US court revives Apple gripe against Motorola Mobility

Aug 08, 2013
Smartphones are on display at am Apple store in Strasbourg, France, on September 15, 2012. A US appeals court on Wednesday revived an Apple smartphone patent complaint against Motorola Mobility.

A US appeals court on Wednesday revived an Apple smartphone patent complaint against Motorola Mobility.

A three-judge panel sided with Apple, telling the US International Trade Commission (ITC) to reconsider part of its ruling last year that Motorola did not infringe on the iPhone maker's patented touchscreen technology.

"The ITC succumbed to the bias of hindsight as the record bears significant objective evidence that Apple's patent was innovative," a three-judge appellate panel said in its written decision.

The ITC complaint dates back to late 2010, prior to Google's $12.5 billion purchase of Motorola Mobility.

Motorola on Wednesday said that the appeals court ruling leaves the door open for the ITC to re-affirm its decision that Apple's claims were not valid.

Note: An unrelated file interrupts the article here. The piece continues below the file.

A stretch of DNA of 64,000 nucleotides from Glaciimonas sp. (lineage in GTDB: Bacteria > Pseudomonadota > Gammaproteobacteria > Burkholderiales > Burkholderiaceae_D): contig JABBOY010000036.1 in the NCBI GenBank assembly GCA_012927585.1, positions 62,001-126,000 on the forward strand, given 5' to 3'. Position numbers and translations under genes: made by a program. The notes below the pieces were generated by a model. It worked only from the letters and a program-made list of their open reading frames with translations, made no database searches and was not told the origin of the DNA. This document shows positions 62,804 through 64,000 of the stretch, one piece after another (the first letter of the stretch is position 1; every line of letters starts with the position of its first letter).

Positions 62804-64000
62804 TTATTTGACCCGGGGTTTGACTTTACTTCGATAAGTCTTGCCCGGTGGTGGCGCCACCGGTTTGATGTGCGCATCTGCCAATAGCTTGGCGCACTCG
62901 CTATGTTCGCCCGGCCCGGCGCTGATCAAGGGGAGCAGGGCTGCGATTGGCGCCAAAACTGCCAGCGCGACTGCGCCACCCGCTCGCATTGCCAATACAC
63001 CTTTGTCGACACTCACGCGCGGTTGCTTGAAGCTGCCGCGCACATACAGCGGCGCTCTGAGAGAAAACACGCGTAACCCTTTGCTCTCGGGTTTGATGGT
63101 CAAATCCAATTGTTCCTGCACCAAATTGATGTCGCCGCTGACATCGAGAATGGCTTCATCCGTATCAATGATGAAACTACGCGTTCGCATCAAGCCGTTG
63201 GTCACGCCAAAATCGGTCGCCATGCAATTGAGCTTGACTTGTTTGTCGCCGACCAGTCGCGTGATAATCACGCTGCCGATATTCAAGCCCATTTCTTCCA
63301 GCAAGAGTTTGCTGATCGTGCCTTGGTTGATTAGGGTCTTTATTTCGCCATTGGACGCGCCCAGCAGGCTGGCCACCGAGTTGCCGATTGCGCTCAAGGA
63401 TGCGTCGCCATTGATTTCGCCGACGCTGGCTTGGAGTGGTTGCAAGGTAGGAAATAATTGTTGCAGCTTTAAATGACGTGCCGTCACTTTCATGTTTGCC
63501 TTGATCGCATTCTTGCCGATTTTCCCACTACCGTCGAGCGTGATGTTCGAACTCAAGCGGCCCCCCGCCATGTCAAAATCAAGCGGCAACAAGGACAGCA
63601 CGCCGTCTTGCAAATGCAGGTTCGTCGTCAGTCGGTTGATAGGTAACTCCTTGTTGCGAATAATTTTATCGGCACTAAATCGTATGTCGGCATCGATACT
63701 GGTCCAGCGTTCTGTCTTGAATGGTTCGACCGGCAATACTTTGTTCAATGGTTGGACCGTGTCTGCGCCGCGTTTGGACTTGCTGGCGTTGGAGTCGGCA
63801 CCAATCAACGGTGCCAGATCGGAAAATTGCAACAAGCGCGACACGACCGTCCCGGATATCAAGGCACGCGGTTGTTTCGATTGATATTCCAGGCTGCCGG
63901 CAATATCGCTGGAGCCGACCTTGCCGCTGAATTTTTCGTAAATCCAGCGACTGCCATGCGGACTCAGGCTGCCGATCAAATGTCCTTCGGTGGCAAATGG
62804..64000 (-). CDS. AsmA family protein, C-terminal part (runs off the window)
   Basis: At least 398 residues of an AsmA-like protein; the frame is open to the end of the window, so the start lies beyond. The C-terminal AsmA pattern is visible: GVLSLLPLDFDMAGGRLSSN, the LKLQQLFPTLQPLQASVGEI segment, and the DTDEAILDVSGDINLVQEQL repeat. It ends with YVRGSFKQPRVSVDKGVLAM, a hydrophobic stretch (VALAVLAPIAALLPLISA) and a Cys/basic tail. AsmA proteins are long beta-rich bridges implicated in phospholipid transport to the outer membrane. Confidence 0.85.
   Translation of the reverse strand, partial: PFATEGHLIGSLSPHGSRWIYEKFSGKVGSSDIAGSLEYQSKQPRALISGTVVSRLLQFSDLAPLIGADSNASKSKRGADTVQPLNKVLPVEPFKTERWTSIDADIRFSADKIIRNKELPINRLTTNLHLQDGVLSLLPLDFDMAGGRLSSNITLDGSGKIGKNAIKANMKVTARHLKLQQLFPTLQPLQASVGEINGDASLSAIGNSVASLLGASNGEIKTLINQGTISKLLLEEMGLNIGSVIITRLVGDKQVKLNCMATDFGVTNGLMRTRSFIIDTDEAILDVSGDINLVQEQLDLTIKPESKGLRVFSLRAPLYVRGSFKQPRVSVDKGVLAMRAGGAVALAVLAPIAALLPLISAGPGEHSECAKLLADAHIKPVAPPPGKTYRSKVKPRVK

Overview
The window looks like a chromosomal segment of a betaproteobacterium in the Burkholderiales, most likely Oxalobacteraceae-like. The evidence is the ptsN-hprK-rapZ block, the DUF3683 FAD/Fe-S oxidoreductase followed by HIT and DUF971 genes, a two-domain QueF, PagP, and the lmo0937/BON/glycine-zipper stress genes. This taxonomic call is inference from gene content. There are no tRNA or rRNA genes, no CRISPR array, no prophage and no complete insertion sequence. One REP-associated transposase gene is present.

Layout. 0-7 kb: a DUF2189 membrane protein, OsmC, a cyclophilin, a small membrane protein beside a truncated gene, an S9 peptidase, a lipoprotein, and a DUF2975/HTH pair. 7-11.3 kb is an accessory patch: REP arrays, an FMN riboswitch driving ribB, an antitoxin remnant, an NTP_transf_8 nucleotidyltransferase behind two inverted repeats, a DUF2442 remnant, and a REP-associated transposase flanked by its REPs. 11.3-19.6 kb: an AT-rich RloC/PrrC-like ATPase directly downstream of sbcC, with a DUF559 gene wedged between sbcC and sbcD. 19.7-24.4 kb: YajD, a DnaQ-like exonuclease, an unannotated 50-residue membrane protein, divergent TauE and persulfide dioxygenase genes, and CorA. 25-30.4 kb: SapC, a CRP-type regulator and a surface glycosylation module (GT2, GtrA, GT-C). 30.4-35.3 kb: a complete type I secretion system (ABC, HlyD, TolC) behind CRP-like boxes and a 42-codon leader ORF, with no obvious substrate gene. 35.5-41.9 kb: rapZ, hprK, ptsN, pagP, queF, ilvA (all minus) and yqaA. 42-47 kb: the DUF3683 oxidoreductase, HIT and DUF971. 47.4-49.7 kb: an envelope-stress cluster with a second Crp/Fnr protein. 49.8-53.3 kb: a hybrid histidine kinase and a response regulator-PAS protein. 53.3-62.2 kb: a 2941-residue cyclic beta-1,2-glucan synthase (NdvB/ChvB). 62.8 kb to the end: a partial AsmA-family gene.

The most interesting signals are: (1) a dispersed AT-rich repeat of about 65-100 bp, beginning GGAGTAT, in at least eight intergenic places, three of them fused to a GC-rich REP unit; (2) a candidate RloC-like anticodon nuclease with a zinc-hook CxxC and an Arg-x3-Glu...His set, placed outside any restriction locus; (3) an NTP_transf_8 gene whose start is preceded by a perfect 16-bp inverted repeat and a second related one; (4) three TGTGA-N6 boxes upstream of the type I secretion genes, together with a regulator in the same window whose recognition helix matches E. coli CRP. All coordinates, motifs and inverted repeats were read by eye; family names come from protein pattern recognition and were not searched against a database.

Apple's bid for the ITC to ban infringing Motorola smartphones from import into the United States was resurrected by the move to have the quasi-judicial federal agency re-examine its decision.

California-based Apple has been battling competitors in courts around the world, accusing rivals of copying features from its popular .

A US appeals court on Wednesday revived an Apple smartphone patent complaint against Motorola Mobility. A three-judge panel sided with Apple, telling the US International Trade Commission (ITC) to reconsider part of its ruling last year that Motorola did not infringe on the iPhone maker's patented touchscreen technology.

Legal wrangling has particularly involved smartphones or tablets powered by Google's free Android software.

"Today's remand decision gives Apple another opportunity to win a US import ban against the Google subsidiary's Android-based devices, which would have the Android ecosystem at large concerned," Florian Mueller said at his blog specializing in patent news.

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Thnder
not rated yet Aug 08, 2013
Guess it is time they revisit this then:
http://phys.org/n...ple.html